If we start numbering the covenants/testaments might we not wish to introduce additional numbers? There is, in fact, a "third testament," the writings of Emanuel Swedenborg, (1) but others may say that the Glorious Qur'an is chronologically earlier than Swedenborg's writings, and, hence, the Qur'an deserves to be called the Third Testament. Yet, it is not likely that this would be acceptable to Muslims whose theology claims that the Qur'an as revealed to Prophet Muhammad is but a replication of the eternal Book of God, preceding all worldly holy writings--and therefore there is nothing "third" about it. It is also obvious that the terms "first" and "second" testament do not escape the value judgment implicit in "old" and "new." In modern culture to be second is not nearly as important as being first (anyone watching sports knows that). I as well as many others may rather prefer for the scripture of my (our) community to be "first," at least for us.

We have a conundrum. What to do? Should we at J.E.S. impose a standard editorial usage, as we did with linguistic sexism? Or, do we say that we value diversity and pluralism and allow for a variety of usages? There seems to be a useful precedent. The Society for Biblical Literature, for instance, mentions the phrase "New Testament/Second Testament" but then uses "New Testament" in subsequent entries. It seems best that we, as editors of J.E.S., allow all alternative titles, such as Hebrew Scripture or Old Testament, or New Testament or Christian Scripture or Second Testament, urging our authors to be aware of the connotations of their usage and that editorial modification be used only if we feel that a deliberate denigration of a community whose scripture is referred to is intended. In that case we should enter into an explicit correspondence with the author with the purpose of arriving at a mutually acceptable terminology. We should not live in an insulated world that does not respect the titles that the religious communities themselves use. The Christian book is called "The Holy Bible," and one of its parts is called the "New Testament" (Novum Testamentum). The vast majority of textbooks and commentaries in the field bear the titles of Old and New Testament. This reality should not be ignored by academic publications.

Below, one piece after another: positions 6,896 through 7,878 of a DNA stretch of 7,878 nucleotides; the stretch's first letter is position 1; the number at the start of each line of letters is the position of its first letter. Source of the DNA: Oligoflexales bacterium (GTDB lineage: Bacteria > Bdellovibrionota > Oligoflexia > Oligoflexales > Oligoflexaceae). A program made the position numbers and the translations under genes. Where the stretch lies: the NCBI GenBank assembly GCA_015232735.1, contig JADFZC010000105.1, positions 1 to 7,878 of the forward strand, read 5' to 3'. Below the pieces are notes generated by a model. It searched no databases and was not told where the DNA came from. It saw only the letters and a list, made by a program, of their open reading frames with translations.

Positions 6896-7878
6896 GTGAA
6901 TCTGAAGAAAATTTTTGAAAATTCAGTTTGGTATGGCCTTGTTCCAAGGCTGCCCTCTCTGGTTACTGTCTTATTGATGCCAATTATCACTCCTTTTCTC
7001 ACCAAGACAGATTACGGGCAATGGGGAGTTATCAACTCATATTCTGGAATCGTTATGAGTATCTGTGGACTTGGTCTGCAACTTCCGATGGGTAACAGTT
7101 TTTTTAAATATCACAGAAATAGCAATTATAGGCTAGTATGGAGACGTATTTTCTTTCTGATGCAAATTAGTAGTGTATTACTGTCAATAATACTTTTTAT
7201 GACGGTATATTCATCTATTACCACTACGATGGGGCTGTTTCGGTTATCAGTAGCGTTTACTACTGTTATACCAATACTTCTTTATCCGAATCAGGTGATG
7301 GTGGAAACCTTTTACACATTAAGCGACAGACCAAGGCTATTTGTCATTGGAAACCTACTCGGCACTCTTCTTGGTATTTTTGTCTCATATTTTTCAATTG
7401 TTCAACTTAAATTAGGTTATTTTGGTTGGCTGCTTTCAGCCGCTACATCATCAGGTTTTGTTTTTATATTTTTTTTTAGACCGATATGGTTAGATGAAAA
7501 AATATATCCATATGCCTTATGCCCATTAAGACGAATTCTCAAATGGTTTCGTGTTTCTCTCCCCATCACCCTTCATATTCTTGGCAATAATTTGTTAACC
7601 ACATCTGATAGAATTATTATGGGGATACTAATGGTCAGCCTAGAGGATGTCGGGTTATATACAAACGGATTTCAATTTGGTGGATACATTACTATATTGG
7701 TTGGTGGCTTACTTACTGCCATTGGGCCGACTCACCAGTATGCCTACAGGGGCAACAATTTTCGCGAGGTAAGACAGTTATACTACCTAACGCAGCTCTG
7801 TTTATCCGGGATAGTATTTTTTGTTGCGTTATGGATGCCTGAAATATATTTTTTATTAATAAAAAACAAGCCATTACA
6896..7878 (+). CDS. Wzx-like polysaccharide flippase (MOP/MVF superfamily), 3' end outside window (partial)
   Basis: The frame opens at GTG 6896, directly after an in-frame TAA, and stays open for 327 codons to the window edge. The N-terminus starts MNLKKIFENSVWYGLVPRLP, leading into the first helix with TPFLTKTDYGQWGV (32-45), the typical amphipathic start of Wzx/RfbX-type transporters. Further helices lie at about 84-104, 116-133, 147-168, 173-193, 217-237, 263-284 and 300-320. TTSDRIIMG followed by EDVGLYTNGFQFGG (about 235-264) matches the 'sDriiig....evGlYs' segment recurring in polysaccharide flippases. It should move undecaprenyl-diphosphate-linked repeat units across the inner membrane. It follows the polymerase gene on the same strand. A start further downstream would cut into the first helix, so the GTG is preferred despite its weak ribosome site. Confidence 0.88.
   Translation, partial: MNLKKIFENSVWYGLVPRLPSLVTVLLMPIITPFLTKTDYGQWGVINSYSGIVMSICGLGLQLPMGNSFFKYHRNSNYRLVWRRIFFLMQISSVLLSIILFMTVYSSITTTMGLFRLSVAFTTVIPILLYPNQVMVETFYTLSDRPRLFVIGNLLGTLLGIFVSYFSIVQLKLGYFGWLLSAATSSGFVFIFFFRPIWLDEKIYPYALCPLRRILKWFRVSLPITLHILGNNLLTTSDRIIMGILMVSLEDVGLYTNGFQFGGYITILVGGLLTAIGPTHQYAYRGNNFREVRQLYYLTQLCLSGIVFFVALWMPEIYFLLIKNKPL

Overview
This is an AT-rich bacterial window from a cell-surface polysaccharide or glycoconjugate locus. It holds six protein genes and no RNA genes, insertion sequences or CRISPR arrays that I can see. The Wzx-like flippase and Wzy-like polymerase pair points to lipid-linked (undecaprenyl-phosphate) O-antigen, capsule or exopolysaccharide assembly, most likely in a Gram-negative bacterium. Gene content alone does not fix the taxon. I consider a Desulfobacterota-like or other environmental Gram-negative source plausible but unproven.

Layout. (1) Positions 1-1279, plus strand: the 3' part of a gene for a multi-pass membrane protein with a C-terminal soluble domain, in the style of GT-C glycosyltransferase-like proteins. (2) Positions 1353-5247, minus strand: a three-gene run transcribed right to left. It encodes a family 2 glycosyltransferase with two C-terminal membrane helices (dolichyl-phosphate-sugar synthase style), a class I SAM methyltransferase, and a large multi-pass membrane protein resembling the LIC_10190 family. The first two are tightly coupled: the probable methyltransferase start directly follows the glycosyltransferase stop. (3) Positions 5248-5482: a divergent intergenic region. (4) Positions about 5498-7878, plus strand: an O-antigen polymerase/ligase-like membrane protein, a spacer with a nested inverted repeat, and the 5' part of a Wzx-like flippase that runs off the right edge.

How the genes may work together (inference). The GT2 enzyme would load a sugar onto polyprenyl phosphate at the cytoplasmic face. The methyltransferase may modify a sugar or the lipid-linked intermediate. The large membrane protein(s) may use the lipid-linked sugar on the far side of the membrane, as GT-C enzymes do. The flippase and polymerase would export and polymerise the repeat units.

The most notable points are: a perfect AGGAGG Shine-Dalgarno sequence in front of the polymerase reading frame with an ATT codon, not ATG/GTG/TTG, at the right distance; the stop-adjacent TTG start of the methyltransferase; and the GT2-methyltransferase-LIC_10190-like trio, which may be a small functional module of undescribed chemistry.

I am inviting our readers to share with us their opinions in order to help us arrive at a thoughtful and constructive policy on use of scriptural titles. Should they be aware of issues in regard to scriptures in other religious traditions (such as Hinduism, Buddhism, Islam, or Sikhism), we would also appreciate their input.

Paul Mojzes, Co-Editor


Rosemont College

Rosemont, PA

(1) The Word of the Third Testament; see
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Title Annotation:sacred book
Author:Mojzes, Paul
Publication:Journal of Ecumenical Studies
Article Type:Column
Geographic Code:1USA
Date:Jan 1, 2014